When every new ship is launched, after it is fully fitted out it begins what are known as ‘sea trials.’ These are short voyages with just the crew aboard that are used to test every system and its seaworthiness. No passengers are carried on these shakedown cruises and the ship is deliberately run at maximum speeds and under every stress that can be created before it is certified safe for the public or a full Naval compliment.
Frequently, issues are found that require a visit back to the shipyard for rectification. Even the Titanic went through rigorous trails before its fateful maiden voyage, but unfortunately they only vetted the ship and couldn’t eliminate hubris and human carelessness.
New automobiles used to have what was called a ‘break-in’ period, during which the manufacturer advised gentle use, avoiding full throttle and extended steady speeds or heavy braking. These practices were to assure that all the new components gradually bedded in together and built up to their full strength and expected longevity. Most manufacturers required the car to come back to a dealer sometime during its first 1000 miles for an inspection to assure future warranty coverage.
The car would have its lubricants changed and techs would address any squeaks or rattles the owner had discovered. In reality, the manufacturer expected there to be things to adjust, tighten up or fine-tune, because the car was a complicated machine composed of thousands of individual parts that had been assembled with reasonable care, but the odds were strong something would need to be fettled.
However, during the past twenty-five years these ‘shakedown’ inspections began to be eliminated from the industry. The combined effects of better metallurgy and machining accuracy largely obviated the need for a mechanical break-in period; better materials throughout the chassis allowed something once torqued to stay torqued and the example of Japanese and European workers doing a more careful job of assembly forced the UAW to deliver far greater care by its members. Virtually every component of a modern auto is vastly better engineered and of superior materials than they were years ago, so we can immediately take our new Honda, Lexus or Ford straight from the showroom to a cross-country trip with no ill effects, never mind that today’s cars are immeasurably more complex than they were decades ago.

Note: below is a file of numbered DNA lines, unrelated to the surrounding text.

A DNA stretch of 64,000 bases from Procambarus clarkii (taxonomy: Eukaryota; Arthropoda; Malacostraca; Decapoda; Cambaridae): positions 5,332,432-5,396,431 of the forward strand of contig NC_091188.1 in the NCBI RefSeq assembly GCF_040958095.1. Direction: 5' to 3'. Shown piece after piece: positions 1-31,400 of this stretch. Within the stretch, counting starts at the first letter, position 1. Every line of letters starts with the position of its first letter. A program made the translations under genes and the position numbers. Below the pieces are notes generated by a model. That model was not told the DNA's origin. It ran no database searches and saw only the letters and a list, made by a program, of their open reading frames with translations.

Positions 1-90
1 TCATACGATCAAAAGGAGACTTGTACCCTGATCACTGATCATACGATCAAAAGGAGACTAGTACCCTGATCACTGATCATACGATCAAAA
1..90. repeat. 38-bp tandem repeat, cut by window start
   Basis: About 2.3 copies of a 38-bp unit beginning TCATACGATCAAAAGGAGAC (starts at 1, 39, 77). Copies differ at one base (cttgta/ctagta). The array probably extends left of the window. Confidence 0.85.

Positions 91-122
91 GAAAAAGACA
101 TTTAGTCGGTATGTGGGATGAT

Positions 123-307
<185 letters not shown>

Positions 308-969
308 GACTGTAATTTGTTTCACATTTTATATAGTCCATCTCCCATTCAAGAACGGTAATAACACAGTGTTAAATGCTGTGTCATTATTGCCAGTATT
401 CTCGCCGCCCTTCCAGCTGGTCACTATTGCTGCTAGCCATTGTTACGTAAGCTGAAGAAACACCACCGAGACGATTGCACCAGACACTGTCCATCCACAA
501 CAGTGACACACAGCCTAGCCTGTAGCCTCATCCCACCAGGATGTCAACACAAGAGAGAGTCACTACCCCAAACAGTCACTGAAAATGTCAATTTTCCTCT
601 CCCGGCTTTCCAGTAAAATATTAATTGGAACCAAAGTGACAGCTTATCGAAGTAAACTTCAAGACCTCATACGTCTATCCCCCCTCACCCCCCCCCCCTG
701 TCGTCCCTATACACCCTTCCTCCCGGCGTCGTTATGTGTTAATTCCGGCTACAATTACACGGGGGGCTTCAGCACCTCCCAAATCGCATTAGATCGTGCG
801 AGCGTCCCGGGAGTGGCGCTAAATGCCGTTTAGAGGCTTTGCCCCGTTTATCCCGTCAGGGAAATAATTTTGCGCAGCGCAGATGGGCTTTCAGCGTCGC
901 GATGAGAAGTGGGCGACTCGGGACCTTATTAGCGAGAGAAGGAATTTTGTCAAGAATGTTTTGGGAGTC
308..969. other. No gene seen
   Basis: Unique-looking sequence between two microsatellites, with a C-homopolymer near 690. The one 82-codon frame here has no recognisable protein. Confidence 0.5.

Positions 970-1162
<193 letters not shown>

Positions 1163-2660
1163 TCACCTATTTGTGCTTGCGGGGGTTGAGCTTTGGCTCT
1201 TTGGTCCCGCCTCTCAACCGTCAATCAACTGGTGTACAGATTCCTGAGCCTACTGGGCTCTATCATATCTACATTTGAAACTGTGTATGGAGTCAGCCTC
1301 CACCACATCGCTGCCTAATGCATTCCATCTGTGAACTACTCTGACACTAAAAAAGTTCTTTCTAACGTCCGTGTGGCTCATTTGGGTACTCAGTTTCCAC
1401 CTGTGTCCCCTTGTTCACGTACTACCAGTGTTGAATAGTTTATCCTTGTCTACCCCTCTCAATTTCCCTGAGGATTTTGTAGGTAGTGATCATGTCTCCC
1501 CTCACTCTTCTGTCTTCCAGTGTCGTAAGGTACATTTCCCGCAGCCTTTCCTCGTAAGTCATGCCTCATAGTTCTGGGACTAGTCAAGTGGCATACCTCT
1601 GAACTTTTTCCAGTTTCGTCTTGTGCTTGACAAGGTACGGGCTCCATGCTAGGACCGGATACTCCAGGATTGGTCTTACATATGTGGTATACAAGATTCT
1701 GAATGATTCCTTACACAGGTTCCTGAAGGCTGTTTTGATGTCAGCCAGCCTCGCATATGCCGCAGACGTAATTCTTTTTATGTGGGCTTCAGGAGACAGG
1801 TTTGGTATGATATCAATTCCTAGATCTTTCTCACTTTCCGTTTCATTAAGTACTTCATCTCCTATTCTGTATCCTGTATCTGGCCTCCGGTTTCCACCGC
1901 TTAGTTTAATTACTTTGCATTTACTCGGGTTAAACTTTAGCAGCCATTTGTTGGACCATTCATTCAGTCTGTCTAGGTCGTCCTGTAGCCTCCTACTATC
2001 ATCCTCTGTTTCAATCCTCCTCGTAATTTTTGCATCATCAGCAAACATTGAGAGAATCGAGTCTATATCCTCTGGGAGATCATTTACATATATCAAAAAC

But, the cars we deal with in the collector community still have those last-century technologies and materials! While that is part of their appeal to many enthusiasts, it also requires returning to a prior mindset and expectations. The current focus on preservation of vintage cars encourages that as many original parts as possible be retained as long as they are reasonably functional and attractive. Consequently, when a 50-year-old car is completely disassembled and put back together, it should be expected to need some fettling. Finding any issues needing further attention can only be done by ‘sea trials’ and it is mandatory that some shakedown drives are taken before setting out on a family excursion.
It is easy to assume that a just-restored car should be completely reliable, but in reality, it wasn’t when new and a reassembled complicated mixture of new, rebuilt and some original components will always need to be tinkered with initially to have everything working in harmony. Specifically, a series of short close-to-home drives will root out those hidden problems that would ruin a new owner’s DQ trip with his family. Our shop tries to get about 100 miles on every new restoration before we consider it ready for the owner to ‘set sail’ in, assuring a strong likelihood that he will be pleasantly impressed. We occasionally have clients several states away say they plan to drive their new purchase home. That’s fine for a nearly-new modern car like the 2008 Mercedes-Benz SL550 in our showroom, but even a professionally-restored vintage car should be trucked home and then given some local ‘sea trials’ before loading up the family for a weekend trip. In this way, adjustments such as altitude compensation for the carburetion and any other settling-in issues can be easily handled home in your garage, not out on the road somewhere.
Of course, these same caveats apply equally to collector cars that have been found sleeping in a garage, unused for several years or more. Overenthusiastic folks will show up with a tire pump, five gallons of fresh gas, a hot battery and a can of ether, expecting to drive their new prize home! While these ministrations will usually cajole most old cars into life, what often happens is that you get miles away—in the middle of nowhere—and the car dies for good, after all the rust, scale and trash in the tank clogs the carburetor. Far better to trailer it home, go through all the necessary servicing and then take some short drives near home to find what you missed. Your family will appreciate your patience getting the car really ready for its maiden voyage instead of sitting marooned waiting for the flatbed.